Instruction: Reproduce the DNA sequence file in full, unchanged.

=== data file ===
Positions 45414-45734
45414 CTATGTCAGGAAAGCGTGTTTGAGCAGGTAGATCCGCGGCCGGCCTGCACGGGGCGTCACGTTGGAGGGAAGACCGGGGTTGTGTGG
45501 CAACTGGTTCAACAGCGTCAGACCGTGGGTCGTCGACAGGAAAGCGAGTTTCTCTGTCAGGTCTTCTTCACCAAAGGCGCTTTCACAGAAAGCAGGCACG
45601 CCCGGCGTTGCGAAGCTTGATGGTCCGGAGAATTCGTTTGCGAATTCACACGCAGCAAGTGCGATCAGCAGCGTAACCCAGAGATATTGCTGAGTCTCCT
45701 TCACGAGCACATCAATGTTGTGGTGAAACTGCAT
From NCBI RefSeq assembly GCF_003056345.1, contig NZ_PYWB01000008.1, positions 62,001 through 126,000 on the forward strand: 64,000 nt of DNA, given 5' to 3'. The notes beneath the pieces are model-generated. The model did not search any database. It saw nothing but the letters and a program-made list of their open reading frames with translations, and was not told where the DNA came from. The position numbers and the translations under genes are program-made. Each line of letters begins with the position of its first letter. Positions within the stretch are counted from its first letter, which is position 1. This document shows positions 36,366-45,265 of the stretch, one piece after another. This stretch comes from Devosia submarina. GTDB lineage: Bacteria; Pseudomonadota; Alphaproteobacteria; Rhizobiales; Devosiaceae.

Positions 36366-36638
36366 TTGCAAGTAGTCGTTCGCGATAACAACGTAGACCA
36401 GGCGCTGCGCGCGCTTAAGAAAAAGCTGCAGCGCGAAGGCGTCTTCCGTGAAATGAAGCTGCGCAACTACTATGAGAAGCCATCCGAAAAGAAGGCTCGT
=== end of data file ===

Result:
Positions 45414-45734
45414 CTATGTCAGGAAAGCGTGTTTGAGCAGGTAGATCCGCGGCCGGCCTGCACGGGGCGTCACGTTGGAGGGAAGACCGGGGTTGTGTGG
45501 CAACTGGTTCAACAGCGTCAGACCGTGGGTCGTCGACAGGAAAGCGAGTTTCTCTGTCAGGTCTTCTTCACCAAAGGCGCTTTCACAGAAAGCAGGCACG
45601 CCCGGCGTTGCGAAGCTTGATGGTCCGGAGAATTCGTTTGCGAATTCACACGCAGCAAGTGCGATCAGCAGCGTAACCCAGAGATATTGCTGAGTCTCCT
45701 TCACGAGCACATCAATGTTGTGGTGAAACTGCAT
From NCBI RefSeq assembly GCF_003056345.1, contig NZ_PYWB01000008.1, positions 62,001 through 126,000 on the forward strand: 64,000 nt of DNA, given 5' to 3'. The notes beneath the pieces are model-generated. The model did not search any database. It saw nothing but the letters and a program-made list of their open reading frames with translations, and was not told where the DNA came from. The position numbers and the translations under genes are program-made. Each line of letters begins with the position of its first letter. Positions within the stretch are counted from its first letter, which is position 1. This document shows positions 36,366-45,265 of the stretch, one piece after another. This stretch comes from Devosia submarina. GTDB lineage: Bacteria; Pseudomonadota; Alphaproteobacteria; Rhizobiales; Devosiaceae.

Positions 36366-36638
36366 TTGCAAGTAGTCGTTCGCGATAACAACGTAGACCA
36401 GGCGCTGCGCGCGCTTAAGAAAAAGCTGCAGCGCGAAGGCGTCTTCCGTGAAATGAAGCTGCGCAACTACTATGAGAAGCCATCCGAAAAGAAGGCTCGT